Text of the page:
|Born||in Longmont, Colorado, USA|
|Died||in North Hollywood, California, USA|
|Birth Name||Fred Andrew Stone|
|Height||5' 8" (1.73 m)|
Mini Bio (1)
Hardly remembered today, if at all, Fred Stone was once one of the most multi-faceted circus performers to hit turn-of-the century America. There seemed to be nothing he couldn't do--tightrope walking, acrobatics, clowning . . . you name it. This initial celebrity eventually led to his stellar headlining in vaudeville houses, stardom on the Broadway musical stage and character lead work in films.
He was born in a Valmont, Colorado, log cabin in the summer of 1873. Running away from home at the ripe old age of 11, he eventually joined a traveling circus show. By his teens he had taught himself the high-wire act and other athletic skills so well that he earned a name for himself under the big top. He met and teamed up with fellow circus performer David Craig Montgomery (1870-1917) in 1895. Billed as "Montgomery and Stone," they became a prominent song-and-dance duo in burlesque houses and minstrel shows. The toast of New York in the first decade of the 1900s, they appeared in a number of hit revues, including "The Red Mill" and "Chin Chin." One of their most famous pairings was in the 1903 Broadway musical version of L. Frank Baum's "The Wizard of Oz" in which Fred portrayed the Scarecrow to Montgomery's Tin Man. The agile duo also shared billing on various other circuits, including "Wild West" shows, with the likes of close friends Will Rogers and Annie Oakley.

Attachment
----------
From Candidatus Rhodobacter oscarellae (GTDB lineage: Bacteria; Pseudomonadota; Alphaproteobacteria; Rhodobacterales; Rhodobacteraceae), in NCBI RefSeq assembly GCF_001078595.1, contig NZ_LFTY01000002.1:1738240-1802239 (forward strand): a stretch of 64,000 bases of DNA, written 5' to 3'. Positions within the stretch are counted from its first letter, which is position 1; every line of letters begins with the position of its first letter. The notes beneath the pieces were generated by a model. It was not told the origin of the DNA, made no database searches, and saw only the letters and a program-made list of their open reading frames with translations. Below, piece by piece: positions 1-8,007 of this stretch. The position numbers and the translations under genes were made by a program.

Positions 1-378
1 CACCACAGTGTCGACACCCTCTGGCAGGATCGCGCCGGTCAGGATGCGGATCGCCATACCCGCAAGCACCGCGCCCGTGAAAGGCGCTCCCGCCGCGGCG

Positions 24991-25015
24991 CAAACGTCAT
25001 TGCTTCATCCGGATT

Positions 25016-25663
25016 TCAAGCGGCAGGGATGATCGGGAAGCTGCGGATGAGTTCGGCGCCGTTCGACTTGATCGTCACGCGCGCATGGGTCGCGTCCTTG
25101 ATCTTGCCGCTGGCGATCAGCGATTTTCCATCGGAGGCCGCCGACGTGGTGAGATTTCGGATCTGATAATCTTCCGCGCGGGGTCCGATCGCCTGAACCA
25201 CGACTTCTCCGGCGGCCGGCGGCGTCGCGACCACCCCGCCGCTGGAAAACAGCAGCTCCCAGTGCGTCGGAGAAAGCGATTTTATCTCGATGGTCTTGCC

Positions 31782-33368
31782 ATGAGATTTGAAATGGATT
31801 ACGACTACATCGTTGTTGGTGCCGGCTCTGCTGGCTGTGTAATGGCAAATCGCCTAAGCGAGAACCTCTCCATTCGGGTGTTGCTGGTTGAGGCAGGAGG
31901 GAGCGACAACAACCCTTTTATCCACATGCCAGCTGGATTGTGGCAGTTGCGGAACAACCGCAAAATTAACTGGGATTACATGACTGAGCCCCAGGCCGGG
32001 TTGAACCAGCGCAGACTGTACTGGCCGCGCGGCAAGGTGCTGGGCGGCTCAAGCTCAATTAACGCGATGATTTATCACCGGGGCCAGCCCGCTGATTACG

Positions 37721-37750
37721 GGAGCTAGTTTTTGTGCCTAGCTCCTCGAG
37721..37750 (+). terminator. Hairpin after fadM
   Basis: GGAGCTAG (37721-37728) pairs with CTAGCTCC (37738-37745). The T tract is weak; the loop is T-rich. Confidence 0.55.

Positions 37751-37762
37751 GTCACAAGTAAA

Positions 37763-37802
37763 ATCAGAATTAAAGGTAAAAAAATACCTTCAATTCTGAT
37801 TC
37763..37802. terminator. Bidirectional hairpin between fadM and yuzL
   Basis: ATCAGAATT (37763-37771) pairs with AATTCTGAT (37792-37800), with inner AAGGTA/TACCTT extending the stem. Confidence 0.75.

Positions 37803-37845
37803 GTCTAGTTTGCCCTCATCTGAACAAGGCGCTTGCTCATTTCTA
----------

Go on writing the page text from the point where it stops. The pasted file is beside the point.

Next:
After Montgomery's unexpected death on April 20, 1917, following an unsuccessful operation, Fred continued solo, often appearing with wife Allene Crater (later billed as Allene Stone or Mrs. Fred Stone) in such musical shows as "Criss Cross" and "Ripples." Fred also extended his talents to the movies. Although he didn't become a steady fixture (he dropped out of films by the early 1920s), he had wrangled a few of his own comedy and western vehicles to make a dent, with The Goat (1918), Under the Top (1919), Johnny Get Your Gun (1919), The Duke of Chimney Butte (1921) and Billy Jim (1922) being his best. He made an auspicious return to the movies in the sound era as Katharine Hepburn's beleaguered father in the seriocomic classic Alice Adams (1935), and as a feuding clan member in the tumbleweed western The Trail of the Lonesome Pine (1936). Given such a rousing reception, the 63-year-old was offered his own secondary feature, top-lining such comedy efforts as The Farmer in the Dell (1936), Grand Jury (1936), Quick Money (1937) and No Place to Go (1939), before ending his lucky streak with The Westerner (1940) starring Gary Cooper and Walter Brennan. In 1950 Fred retired completely from show business. During the final years of his life he suffered from advancing blindness and heart trouble. He died at his Los Angeles home in March of 1959 at age 85. The patriarch of a show-biz family, his daughters Dorothy Stone, Paula Stone and Carol Stone were also actresses who appeared with their father at various times on Broadway (he was also the uncle of Milburn Stone, veteran character actor and Gunsmoke (1955)'s "Doc Adams"). A long-overdue biography of Fred Stone was published by Armond Fields in 2002.
- IMDb Mini Biography By: Gary Brumburgh / firstname.lastname@example.org
|Allene Crater (actress)||(1904 - 13 August 1957) ( her death) ( 3 children)|